Hassan Hassan writes: Almost exactly a year after Russia intervened militarily to prop up the regime of Bashar al-Assad, Turkish tanks rolled into the Syrian border city of Jarablus on Tuesday to help anti-government rebels expel the Islamic State from one of its most strategic strongholds. The operation, which drove out the militants eight hours after the battle began, is part of a new Turkish policy in northern Syria, the most complex military and political terrain in the country.
The scale and nature of the Turkish intervention remain unclear. Top Turkish officials, including President Recept Tayyip Erdogan, say the purpose of the intervention is to clear the region surrounding Jarablus from both the Islamic State and the Kurdish forces who are also fighting the terrorist group. Indeed, two days after the liberation of Jarablus, the People’s Protection Units (YPG) announced their withdrawal from Manbij, another Islamic State stronghold that was liberated two weeks ago.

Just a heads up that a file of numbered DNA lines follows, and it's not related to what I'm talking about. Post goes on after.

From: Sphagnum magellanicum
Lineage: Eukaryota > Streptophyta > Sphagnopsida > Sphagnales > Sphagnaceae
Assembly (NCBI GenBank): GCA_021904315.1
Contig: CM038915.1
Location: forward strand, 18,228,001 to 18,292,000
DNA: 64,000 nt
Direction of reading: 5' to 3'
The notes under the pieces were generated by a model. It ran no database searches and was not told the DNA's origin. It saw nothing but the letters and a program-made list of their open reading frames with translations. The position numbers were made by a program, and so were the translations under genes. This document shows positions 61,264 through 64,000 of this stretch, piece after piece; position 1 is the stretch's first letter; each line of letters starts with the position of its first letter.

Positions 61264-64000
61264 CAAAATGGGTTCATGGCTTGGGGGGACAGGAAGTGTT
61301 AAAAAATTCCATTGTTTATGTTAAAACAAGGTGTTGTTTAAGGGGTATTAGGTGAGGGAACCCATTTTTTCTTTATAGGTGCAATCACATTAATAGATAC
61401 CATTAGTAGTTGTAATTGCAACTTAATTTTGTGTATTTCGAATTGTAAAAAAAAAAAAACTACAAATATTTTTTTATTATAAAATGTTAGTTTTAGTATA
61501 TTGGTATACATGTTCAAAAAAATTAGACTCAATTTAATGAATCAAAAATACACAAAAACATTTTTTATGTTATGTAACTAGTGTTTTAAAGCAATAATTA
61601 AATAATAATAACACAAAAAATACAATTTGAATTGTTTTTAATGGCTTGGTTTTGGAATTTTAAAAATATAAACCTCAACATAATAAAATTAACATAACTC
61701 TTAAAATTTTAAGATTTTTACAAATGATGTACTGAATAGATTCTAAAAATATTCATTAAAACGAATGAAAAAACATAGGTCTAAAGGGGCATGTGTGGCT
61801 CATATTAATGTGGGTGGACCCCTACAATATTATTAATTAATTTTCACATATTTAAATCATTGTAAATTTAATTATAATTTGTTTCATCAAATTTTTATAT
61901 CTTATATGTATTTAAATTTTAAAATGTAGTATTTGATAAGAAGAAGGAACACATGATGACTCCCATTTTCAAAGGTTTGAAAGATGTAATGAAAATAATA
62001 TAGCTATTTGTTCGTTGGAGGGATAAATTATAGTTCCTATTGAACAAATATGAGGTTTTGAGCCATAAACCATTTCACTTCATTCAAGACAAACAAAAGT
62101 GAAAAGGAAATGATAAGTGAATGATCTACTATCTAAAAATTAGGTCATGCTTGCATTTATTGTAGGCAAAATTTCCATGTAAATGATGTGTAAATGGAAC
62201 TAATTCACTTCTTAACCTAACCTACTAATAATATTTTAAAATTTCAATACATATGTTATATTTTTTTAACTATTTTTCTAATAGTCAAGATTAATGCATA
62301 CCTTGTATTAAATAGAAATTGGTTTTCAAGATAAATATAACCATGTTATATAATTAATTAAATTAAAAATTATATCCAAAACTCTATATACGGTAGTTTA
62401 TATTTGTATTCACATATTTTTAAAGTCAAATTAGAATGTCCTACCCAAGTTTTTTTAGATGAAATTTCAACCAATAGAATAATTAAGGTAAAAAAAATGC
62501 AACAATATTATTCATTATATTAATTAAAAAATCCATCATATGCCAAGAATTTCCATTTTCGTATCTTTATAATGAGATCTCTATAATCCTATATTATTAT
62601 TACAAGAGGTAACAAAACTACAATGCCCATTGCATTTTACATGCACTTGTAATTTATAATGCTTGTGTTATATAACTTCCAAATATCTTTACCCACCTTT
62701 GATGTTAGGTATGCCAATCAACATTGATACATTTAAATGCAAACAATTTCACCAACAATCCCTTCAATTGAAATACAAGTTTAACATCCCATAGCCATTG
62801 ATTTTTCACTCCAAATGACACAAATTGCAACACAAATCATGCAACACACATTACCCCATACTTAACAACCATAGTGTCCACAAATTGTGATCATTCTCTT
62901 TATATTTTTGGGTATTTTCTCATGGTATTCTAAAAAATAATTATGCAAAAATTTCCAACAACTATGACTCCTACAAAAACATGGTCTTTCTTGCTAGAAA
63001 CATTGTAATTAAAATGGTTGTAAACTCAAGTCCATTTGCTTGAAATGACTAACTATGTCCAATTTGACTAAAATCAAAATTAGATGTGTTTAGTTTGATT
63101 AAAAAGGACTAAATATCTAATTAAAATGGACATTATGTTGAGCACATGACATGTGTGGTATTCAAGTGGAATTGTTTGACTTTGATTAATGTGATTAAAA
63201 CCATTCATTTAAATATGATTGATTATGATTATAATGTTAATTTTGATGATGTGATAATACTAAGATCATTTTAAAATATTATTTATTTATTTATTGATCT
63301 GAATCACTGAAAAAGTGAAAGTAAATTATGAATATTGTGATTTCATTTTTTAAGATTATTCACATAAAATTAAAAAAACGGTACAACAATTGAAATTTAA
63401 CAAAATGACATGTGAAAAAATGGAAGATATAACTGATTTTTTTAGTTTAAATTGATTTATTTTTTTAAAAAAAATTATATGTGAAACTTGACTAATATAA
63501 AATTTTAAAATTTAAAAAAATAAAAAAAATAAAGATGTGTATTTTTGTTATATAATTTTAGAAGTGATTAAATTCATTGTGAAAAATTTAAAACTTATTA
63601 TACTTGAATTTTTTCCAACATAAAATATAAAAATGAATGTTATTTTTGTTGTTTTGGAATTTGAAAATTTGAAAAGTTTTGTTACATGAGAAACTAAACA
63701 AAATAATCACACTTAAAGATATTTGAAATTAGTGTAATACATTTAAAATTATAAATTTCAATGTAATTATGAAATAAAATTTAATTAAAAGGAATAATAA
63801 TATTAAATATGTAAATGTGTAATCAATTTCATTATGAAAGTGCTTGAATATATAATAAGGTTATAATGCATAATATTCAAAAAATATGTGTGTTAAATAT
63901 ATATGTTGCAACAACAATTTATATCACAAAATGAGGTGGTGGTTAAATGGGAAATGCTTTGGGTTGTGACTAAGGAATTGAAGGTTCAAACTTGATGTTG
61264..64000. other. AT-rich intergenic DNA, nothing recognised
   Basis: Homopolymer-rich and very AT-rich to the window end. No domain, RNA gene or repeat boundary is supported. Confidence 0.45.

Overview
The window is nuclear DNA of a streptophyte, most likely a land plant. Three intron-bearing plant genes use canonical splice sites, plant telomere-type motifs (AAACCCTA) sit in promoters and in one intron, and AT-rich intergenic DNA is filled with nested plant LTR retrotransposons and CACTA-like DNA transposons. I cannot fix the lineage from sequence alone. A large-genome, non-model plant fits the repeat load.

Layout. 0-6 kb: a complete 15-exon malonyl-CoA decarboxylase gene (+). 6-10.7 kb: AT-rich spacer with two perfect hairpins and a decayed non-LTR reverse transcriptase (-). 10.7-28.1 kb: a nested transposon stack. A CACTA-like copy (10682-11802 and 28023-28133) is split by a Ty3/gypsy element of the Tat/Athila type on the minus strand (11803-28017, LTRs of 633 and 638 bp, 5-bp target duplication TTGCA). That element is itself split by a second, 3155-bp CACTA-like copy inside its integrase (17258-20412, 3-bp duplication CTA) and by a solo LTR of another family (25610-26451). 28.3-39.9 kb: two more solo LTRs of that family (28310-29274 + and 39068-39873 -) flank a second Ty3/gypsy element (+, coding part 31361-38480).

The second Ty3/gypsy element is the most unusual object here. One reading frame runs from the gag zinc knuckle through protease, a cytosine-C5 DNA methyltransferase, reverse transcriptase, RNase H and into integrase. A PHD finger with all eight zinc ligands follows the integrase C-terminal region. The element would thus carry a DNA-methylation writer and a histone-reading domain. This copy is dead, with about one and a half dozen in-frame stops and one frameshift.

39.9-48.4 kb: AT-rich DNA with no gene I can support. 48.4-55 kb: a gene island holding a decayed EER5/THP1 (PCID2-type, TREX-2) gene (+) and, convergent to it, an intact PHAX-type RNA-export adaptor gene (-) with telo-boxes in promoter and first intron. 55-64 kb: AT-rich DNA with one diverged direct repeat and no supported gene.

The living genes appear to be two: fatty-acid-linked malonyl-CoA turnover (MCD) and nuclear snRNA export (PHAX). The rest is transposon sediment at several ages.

Notwithstanding the immediate objectives of the Turkish campaign, the development demonstrates a new state of play in the northern parts of the country. The YPG’s withdrawal from Manbij two days after the Turkish entry into Syria has bitter symbolism for the Kurdish group, since the battle in Manbij was the second-deadliest battle for Kurdish forces since Kobane. That iconic battle in 2014 consummated Washington’s relationship with the YPG in the global war against IS in Syria, to the dismay of Turkey, long an American NATO ally. [Continue reading…]